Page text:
Black and white aesthetics. Steve McQueen's films at Portikus/Frankfurt

Jan Winkelmann

Steve McQueen's latest film, "Just Above My Head," is an invitation to silent reflection. The empty sky is projected onto an entire wall, drawing one irresistibly into the frame. Only the head bobbing up and down at the bottom of the picture prevents one from becoming totally submerged in its monochromatic surface. Steve McQueen is running, his face shot from an extremely low angle so that it traces rapid elliptical circles. He disappears only to resurface; sometimes just his forehead is visible, sometimes the entire head, moving faster at first, then more slowly. Is he running away or toward something? Does he know where he is going or is that irrelevant? Toward the end of the film the monochromatic sky is suddenly torn asunder: tree branches spread over the wall from left to right, vanishing as fast as they appear. But the artist keeps on running.

For his first solo exhibition in Germany, three of McQueen's four 16-millimeter films were screened at Frankfurt's Portikus: "Bear" (1993), "Five Easy Pieces" (1995) and "Just Above my Head" (1996) ("Stage," also from 1996 was not included). During the exhibition Portikus was transformed into a kind of standing cinema, the narrow rear wall of the room serving as a projection screen. When projected on such a monumental scale these black-and-white silent films disrupt the moviegoing experience the unaccustomed silence is deafening, heightening the viewer's own perception. He finds himself reflected into the whole, no longer able to seek refuge in uninvolved consumerism. One sequence in "Five Easy Pieces" makes this dramatically evident: clad only in a pair of white boxer shorts, McQueen straddles the camera. The extraordinary aesthetic quality of the shot, reminiscent of a Calvin Klein ad, is abruptly shattered when McQueen reaches into his shorts, pulls out his penis and begins to urinate on the camera lens. The hermetic nature of the film's narrative structure is defiled and the viewer's position changes from distant voyeur to brutalized victim.

The chiaroscuro of McQueen's films, their unusual camera angles and predilection for diagonal composition are all characteristic of 1920s photography and cinema. Distinct forms occasionally become blurred because of extreme zooms or close-ups which reduce them to purely material surfaces; images are intercut abruptly one into the other. The altered perspective not only casts things in an unfamiliar light but also seems to undermine the narrative structure of film itself. The fictional content in Steve McQueen's films is reduced to a minimum, thereby offering maximum scope for the viewer's mental projections.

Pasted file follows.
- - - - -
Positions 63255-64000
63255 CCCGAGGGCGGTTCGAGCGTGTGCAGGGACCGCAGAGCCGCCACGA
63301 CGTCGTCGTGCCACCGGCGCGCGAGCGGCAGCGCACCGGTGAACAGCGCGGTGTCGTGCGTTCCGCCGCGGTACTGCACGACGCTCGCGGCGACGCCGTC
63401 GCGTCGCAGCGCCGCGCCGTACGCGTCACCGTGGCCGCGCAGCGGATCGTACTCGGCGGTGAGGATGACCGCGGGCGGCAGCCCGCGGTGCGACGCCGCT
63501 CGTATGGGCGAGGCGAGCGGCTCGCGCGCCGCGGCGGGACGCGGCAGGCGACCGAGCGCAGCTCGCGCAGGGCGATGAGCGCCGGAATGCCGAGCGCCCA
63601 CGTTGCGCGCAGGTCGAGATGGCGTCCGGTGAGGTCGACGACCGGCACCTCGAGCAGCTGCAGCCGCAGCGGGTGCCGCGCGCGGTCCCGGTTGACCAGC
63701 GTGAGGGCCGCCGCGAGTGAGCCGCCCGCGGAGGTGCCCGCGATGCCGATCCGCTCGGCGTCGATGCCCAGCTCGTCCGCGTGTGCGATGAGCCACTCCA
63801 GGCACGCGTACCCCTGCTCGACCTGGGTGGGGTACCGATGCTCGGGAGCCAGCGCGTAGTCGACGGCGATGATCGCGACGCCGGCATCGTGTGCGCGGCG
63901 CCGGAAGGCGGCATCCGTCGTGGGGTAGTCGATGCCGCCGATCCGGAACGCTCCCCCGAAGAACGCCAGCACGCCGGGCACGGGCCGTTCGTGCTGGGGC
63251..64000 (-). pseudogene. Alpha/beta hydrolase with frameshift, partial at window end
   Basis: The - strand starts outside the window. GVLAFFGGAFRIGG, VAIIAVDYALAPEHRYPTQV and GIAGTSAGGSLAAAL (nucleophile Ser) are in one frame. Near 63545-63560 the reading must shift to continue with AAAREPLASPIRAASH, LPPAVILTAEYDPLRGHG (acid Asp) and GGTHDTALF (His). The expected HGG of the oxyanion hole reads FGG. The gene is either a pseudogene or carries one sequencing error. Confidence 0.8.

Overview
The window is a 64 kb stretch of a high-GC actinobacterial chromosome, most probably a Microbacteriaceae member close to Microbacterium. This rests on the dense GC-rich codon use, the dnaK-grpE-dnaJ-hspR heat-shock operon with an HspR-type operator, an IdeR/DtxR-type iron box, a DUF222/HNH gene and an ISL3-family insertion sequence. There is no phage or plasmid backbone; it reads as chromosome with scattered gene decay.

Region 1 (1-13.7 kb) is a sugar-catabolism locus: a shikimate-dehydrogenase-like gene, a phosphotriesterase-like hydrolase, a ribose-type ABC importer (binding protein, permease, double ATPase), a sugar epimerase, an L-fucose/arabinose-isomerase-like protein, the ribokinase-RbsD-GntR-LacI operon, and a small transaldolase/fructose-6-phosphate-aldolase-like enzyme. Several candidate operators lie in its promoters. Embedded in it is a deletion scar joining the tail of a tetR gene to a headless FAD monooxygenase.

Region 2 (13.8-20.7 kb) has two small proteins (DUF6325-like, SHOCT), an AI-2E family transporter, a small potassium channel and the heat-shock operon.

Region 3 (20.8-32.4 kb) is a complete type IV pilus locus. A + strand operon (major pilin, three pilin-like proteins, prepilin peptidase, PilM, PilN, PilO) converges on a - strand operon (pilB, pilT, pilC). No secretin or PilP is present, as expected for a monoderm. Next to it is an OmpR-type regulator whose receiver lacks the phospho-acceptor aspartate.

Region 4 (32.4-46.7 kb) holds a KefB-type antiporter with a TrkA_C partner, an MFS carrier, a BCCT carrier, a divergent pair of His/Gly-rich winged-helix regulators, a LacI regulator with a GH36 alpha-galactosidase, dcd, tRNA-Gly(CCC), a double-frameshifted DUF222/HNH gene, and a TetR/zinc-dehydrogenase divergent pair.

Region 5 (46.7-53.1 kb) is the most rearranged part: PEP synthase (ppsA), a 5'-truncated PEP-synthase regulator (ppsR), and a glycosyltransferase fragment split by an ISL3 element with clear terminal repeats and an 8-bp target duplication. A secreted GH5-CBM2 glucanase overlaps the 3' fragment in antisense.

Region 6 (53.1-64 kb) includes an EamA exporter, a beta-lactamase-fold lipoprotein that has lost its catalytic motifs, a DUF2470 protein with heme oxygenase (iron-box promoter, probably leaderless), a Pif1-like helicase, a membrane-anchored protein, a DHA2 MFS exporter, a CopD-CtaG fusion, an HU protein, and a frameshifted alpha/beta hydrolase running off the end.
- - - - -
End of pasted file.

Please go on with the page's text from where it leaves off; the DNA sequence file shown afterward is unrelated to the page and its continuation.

McQueen's films are beautifully composed ciphers of human existence and its wants. In a highly poetic manner they address such themes as sexuality, tenderness, aggression, violence sometimes graphically, rarely directly, at times a little shyly. To that extent "Bear" runs the entire gamut of human emotions. Two naked men face one another as if in a sparring match. They size each other up, stare at and circle round each other like two wrestlers. The two bodies lock together, their grimacing faces reflecting the physical strain and effort. The next moment we see four legs circling synchronously in extreme slow motion, as if dancing a waltz. The violent facial expressions give way to gentle smiles. One of the figures ventures to touch almost caress the other. The smile now changes into one of undisguised lust, the touch into an urgent embrace and instantaneously into overt aggression. Rarely has a film touched me so deeply.

(Translation: Ruth Koenig)

published in Art & Text, No. 58, August-September 1997

© 1997 Jan Winkelmann

Please find a shortened German version @ Blitz Review